Beautiful old ballad, of the babes in the wood

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THE

BEAUTIFUL OLD

BALLAD

OFTHE

BABES

IN THE

WOOD.

Stirling———Printed by M.Randall

The Children in the Wood.

Now ponder well, ye parents dear,
the words which I shall write,
A dismal story you shall hear,
brought forth in time to light.

A merchant of no small account,
In England dwelt of late,
Who did in riches far surmount
most mea of his estate.

Yet sickness came and he must die,
no help his life could save,
In anguish his wife did lie,
death sent them to the grave.

No love between this pair was lost,
They both were mild and kind,
Together they gave up the ghost,
and left two babes behind.

The one a fine and pretty boy,
not passing six years old
A girl the next, the mother's joy,
and cast in beauty's mould.

The father left this little son,
as it doth plain appear,
When that his childish days were gone,
nine hundred pounds a-year.

And to his daughter we are told,
six thousand pounds to pay
In value full of British gold,
upon her marriage-day,

But if these children chanc’d to die,
as death might soon come on,
The uncle then, none can deny,
made all the wealth his own.

Pisarius call'd his brother then,
as on his bed he lay
Remember, O my brother dear,
remember what I say!

This life I quit, and to your care,
my little babes commend:
There youth in hopeful virtue rear,
their guardian, uncle, friend

Their parents both you must supply,
they do not know their loss.
And when you see the tear-swoln eye,
for pity be not cross.

Tis in your power now alone,
their greatest friend to be
Aad when that we are dead and gone,
give bliss, or misery.

If you direct their steps aright,
from God expect reward,
All actions are within his fight,
of which he takes regard.

With clay-cold Lips the babes they kiss’d,
and gave their last adieu!
A hear of stone would melt, I wist,
so sae a scene to view.

With tears, Androgus made reply,
dear brother do not fear;
Their every wish I will supply,
and be their uncle dear.

God never prosper me nor mine,
in whatsoe'er I have,
If e'er I hurt them with design,
when you are in the grave.

The parents being dead and gone,
the children home he takes,
And seems to soften all their moan,
and much of them makes:

But had not kept the little souls,
a twelvemonth and day,
But in his breast a scheme there rolls
to take their lives away.

He bargain'd with two ruffians strong,
who were of furious mood,
To take away these children young,
and slay them in the wood;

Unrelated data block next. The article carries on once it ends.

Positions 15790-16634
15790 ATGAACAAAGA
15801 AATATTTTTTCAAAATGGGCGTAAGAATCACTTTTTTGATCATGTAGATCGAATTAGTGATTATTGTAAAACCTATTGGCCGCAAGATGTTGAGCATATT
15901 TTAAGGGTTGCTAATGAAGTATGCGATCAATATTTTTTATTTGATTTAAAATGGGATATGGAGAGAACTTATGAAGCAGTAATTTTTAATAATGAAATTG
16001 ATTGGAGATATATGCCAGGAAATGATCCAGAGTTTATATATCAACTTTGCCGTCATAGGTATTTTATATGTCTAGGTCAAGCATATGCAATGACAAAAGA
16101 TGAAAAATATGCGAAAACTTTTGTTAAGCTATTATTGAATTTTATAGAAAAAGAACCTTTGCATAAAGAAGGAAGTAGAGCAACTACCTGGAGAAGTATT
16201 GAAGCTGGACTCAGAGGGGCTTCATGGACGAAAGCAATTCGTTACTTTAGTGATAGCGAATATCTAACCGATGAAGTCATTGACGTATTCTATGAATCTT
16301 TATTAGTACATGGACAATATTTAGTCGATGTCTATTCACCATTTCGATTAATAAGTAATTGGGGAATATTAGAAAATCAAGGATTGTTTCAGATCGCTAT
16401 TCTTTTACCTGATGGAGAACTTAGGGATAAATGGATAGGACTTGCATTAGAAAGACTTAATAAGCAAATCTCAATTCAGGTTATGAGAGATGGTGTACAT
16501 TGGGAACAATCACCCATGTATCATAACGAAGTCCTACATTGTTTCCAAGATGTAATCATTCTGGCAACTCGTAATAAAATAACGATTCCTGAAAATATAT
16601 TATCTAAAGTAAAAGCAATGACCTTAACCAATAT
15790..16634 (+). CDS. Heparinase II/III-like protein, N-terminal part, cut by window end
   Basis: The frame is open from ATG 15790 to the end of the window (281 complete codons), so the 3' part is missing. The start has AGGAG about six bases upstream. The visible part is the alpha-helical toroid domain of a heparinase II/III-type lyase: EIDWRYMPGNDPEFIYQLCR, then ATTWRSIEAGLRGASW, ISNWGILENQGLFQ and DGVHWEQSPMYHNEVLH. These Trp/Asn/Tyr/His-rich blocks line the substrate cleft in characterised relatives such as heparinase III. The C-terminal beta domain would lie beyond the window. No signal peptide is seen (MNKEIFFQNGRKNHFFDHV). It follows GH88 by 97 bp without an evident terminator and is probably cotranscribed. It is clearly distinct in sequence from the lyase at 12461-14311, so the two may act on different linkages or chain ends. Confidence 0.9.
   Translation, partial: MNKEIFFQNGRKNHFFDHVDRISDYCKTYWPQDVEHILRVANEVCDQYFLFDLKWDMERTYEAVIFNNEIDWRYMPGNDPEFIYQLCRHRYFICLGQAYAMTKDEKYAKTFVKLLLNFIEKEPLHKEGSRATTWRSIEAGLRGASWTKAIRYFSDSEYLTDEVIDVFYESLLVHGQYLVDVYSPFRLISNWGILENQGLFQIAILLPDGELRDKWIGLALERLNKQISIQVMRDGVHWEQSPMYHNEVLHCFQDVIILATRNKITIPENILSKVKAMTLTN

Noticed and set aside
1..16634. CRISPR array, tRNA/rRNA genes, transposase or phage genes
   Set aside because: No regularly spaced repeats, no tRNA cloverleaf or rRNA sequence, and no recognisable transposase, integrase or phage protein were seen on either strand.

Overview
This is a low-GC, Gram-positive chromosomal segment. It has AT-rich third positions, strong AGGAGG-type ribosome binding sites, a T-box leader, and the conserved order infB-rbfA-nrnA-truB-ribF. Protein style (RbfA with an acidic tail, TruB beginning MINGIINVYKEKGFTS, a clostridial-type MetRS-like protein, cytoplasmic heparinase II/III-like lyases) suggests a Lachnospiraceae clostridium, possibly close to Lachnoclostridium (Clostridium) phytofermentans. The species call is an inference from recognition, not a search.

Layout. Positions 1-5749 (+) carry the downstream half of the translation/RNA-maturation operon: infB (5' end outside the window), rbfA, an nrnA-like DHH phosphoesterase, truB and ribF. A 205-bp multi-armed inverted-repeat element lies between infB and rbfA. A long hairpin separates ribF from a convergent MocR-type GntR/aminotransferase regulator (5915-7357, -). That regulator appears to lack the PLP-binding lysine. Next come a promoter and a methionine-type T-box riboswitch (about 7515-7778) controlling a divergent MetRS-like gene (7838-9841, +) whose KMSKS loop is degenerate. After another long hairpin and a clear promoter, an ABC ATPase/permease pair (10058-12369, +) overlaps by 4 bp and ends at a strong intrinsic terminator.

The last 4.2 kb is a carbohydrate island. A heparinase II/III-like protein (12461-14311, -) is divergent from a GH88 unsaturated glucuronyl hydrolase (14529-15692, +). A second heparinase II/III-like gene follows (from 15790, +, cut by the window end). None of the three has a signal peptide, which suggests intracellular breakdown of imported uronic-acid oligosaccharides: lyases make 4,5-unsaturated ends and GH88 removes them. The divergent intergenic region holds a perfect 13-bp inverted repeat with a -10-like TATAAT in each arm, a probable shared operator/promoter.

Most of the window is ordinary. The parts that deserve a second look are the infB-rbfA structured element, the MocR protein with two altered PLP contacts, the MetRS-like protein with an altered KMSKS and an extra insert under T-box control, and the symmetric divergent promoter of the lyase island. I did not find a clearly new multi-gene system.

Then gave it out, both far and near,
that he them both did send
To town, for education there,
to one who was their friend.

Away the little babes were sent,
rejoicing at the tide;
Which gave them both no small content,
on horseback for to ride:

They prate and prattle pleasantly,
as they ride on the way,
To those who should their butchers be,
and work their lives decay.

The pretty speeches which they said,
made one rogue’s heart relent,
For though he undertook the deed,
he sorely did repent.

The other still more hard of heart,
was not at all agriev'd
And vow’d that he would do his part,
for what he had receive'd

The other won't agree there, o,
which caus’d no little strife:
To fight they go right suddenly,
about the children's life.

And he that was in midest mood,
did lay the other there,
Within an unfrequented wood,
the babes did quake with fear.

He took the children by the hand,
while tears were in their eyes;
And for a scheme which he had plan'd
he bid them make no noise.

Then two long miles he did them lead,
of hunger they complain,
Stay here says he I’ll bring you bread,
and soon be here again.

Then hand in hand they took their way,
and wander'd up and down;
But never more did they survey
the man come from the town.

Their pretty lips with blackberries
were all besmear'd and dy'd,
And when the shades of night arise,
they sat them down and cry'd.

There pretty babes thus wander'd long,
without the least relief,
The woods, the briars, and thorns among,
till death ended their grief.

There pretty babe from any man,
no funeral rite service,
But Robin Redbreast and the Wren,
did cover them with leaves.

But now the heavy wrath of God
upon the uncle fell
The furies haunt his curs'd abode,
his confidence felt an hell,

His barns consum'd his house was first,
his lands were barren made,
His cattle in the fields expired,
and nothing with him staid.

His ships, with both his sons on board,
were on their voyage left,
And fate did order him to be,
with wants and sorrows crost.

His lands all sold and pawned were,
ere seven years were out.
Attend, and you shall quickly hear,
how all things came about.

The fellow who did take in hand
the children for to kill,
To die was judged by the land,
for murder———by God's will.

The guilty secret in his breast,
he could no more contain,
So all the truth he did confess;
to ease him of his pain.

The uncle did in prison die:
unpity’d was his fate,
Ye guardians warning take hereby,
and never more ingrate.

To helpless infants still be kind,
and give to each his right.
For if you do not, soon you'll find,
God will your deeds requite.


FINIS.


This work was published before January 1, 1925, and is in the public domain worldwide because the author died at least 100 years ago.